The fact is that we need all kinds of persons and approaches for the Church to flourish.  If there is an atmosphere of mutual respect as well as reverence for God, then different styles of temperament and spiritual expression can be complementary rather than divisive.

As John Fisk says, “When God gives a gift it is not only for our benefit but for others also.  The church will grow as we share our gifts and as we move towards wholeness in Christ” in the context of the Body of Christ, in which all gifts are welcome, including yours.

The Venerable Grant Rodgers+

RCL-appointed readings for Easter II

Acts 2:14a, 22-32 But Peter, standing with the eleven, raised his voice and addressed them, “Men of Judea and all who live in Jerusalem, let this be known to you, and listen to what I say.  “You that are Israelites, listen to what I have to say: Jesus of Nazareth, a man attested to you by God with deeds of power, wonders, and signs that God did through him among you, as you yourselves know – this man, handed over to you according to the definite plan and foreknowledge of God, you crucified and killed by the hands of those outside the law.   But God raised him up, having freed him from death, because it was impossible for him to be held in its power.   For David says concerning him, ‘I saw the Lord always before me, for he is at my right hand so that I will not be shaken; therefore my heart was glad, and my tongue rejoiced; moreover my flesh will live in hope.  For you will not abandon my soul to Hades, or let your Holy One experience corruption.   You have made known to me the ways of life; you will make me full of gladness with your presence.’   “Fellow Israelites, I may say to you confidently of our ancestor David that he both died and was buried, and his tomb is with us to this day.   Since he was a prophet, he knew that God had sworn with an oath to him that he would put one of his descendants on his throne.  Foreseeing this, David spoke of the resurrection of the Messiah, saying, ‘He was not abandoned to Hades, nor did his flesh experience corruption.’  This Jesus God raised up, and of that all of us are witnesses.

1 Peter 1:3-9  Blessed be the God and Father of our Lord Jesus Christ! By his great mercy he has given us a new birth into a living hope through the resurrection of Jesus Christ from the dead, and into an inheritance that is imperishable, undefiled, and unfading, kept in heaven for you, who are being protected by the power of God through faith for a salvation ready to be revealed in the last time. In this you rejoice, even if now for a little while you have had to suffer various trials, so that the genuineness of your faith–being more precious than gold that, though perishable, is tested by fire–may be found to result in praise and glory and honor when Jesus Christ is revealed.  Although you have not seen him, you love him; and even though you do not see him now, you believe in him and rejoice with an indescribable and glorious joy, for you are receiving the outcome of your faith, the salvation of your souls.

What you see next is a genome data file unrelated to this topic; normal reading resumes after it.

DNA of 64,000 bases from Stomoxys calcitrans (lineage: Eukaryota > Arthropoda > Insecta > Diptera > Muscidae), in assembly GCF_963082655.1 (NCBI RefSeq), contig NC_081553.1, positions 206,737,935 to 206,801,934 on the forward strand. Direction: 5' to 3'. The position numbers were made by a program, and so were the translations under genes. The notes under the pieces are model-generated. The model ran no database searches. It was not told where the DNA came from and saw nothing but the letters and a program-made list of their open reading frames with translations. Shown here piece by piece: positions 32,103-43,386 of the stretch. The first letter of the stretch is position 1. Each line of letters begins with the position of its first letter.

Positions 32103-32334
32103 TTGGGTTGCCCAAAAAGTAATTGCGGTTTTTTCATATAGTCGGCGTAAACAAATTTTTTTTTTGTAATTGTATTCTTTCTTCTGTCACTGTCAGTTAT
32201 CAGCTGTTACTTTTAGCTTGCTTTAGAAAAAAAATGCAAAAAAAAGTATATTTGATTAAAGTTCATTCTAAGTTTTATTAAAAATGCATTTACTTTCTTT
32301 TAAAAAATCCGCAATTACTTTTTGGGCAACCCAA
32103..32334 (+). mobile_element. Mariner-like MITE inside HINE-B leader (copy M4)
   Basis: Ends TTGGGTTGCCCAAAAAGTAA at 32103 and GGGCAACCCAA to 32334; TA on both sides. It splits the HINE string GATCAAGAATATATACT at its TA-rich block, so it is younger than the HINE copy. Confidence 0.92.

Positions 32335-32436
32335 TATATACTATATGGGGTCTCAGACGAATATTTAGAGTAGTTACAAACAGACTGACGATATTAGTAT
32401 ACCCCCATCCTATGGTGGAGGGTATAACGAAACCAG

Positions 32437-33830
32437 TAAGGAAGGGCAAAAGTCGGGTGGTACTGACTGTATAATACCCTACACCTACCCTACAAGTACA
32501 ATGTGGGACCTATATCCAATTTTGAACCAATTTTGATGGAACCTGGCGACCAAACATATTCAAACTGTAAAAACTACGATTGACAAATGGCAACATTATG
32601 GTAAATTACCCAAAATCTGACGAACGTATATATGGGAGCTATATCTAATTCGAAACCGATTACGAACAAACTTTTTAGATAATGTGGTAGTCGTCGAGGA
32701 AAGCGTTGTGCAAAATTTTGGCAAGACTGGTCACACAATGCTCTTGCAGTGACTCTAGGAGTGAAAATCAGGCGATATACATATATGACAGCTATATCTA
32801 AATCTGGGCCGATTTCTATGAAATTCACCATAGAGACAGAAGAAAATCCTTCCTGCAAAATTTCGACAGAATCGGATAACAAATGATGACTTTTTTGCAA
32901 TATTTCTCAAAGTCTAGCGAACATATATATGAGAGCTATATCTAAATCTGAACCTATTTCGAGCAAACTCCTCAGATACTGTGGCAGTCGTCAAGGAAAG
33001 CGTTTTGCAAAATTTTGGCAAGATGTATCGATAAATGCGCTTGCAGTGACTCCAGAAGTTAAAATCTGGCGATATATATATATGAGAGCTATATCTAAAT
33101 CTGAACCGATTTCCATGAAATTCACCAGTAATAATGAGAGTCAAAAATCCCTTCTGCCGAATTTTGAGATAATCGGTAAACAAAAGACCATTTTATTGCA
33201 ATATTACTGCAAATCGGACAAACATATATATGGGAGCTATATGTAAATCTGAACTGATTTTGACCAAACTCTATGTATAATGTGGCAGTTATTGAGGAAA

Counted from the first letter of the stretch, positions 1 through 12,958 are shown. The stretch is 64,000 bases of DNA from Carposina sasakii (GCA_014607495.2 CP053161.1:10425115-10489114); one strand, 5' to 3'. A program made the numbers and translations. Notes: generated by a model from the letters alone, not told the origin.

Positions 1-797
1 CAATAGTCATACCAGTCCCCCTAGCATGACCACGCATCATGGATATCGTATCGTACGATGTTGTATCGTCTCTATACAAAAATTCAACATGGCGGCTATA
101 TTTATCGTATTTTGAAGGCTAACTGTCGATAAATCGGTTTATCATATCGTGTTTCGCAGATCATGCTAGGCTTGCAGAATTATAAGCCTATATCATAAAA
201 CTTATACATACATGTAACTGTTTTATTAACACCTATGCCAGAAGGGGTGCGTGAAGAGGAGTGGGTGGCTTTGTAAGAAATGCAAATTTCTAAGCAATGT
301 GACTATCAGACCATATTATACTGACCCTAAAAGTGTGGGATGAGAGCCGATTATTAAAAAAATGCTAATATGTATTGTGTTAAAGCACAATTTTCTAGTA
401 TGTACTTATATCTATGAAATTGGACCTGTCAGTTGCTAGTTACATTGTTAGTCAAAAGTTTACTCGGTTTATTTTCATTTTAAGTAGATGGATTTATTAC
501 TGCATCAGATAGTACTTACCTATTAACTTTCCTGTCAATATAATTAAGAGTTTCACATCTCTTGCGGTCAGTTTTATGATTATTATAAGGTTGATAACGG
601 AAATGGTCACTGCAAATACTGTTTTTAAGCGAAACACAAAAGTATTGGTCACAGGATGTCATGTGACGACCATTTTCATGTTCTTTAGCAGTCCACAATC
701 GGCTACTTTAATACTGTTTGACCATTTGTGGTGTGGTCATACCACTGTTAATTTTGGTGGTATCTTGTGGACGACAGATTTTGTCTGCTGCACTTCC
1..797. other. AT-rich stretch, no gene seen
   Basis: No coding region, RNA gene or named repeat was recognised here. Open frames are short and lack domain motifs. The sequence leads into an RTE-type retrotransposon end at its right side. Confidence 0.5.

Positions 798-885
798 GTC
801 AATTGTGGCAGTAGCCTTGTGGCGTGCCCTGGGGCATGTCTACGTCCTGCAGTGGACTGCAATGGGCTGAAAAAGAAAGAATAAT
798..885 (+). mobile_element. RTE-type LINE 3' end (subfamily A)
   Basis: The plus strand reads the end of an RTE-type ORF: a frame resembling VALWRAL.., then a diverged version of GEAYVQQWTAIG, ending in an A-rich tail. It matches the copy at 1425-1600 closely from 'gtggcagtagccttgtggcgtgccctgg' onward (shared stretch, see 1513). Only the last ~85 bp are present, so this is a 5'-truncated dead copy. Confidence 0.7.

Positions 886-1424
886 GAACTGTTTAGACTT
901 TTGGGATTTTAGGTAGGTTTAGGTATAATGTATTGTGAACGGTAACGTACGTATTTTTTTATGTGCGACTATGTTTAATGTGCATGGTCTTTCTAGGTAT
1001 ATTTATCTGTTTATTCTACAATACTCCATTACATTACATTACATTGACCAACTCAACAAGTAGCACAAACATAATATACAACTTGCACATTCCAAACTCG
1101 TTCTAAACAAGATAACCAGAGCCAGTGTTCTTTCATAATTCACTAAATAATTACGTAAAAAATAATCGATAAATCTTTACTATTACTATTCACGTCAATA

John 20:19-31 When it was evening on that day, the first day of the week, and the doors of the house where the disciples had met were locked for fear of the Jews, Jesus came and stood among them and said, “Peace be with you.”  After he said this, he showed them his hands and his side. Then the disciples rejoiced when they saw the Lord.   Jesus said to them again, “Peace be with you. As the Father has sent me, so I send you.”  When he had said this, he breathed on them and said to them, Receive the Holy Spirit.  If you forgive the sins of any, they are forgiven them; if you retain the sins of any, they are retained.”   But Thomas (who was called the Twin), one of the twelve, was not with them when Jesus came.   So the other disciples told him, “We have seen the Lord.” But he said to them, “Unless I see the mark of the nails in his hands, and put my finger in the mark of the nails and my hand in his side, I will not believe.”   A week later his disciples were again in the house, and Thomas was with them. Although the doors were shut, Jesus came and stood among them and said, “Peace be with you.”   Then he said to Thomas, “Put your finger here and see my hands. Reach out your hand and put it in my side. Do not doubt but believe.”   Thomas answered him, “My Lord and my God!”   Jesus said to him, “Have you believed because you have seen me? Blessed are those who have not seen and yet have come to believe.”  Now Jesus did many other signs in the presence of his disciples, which are not written in this book.  But these are written so that you may come to believe that Jesus is the Messiah, the Son of God, and that through believing you may have life in his name.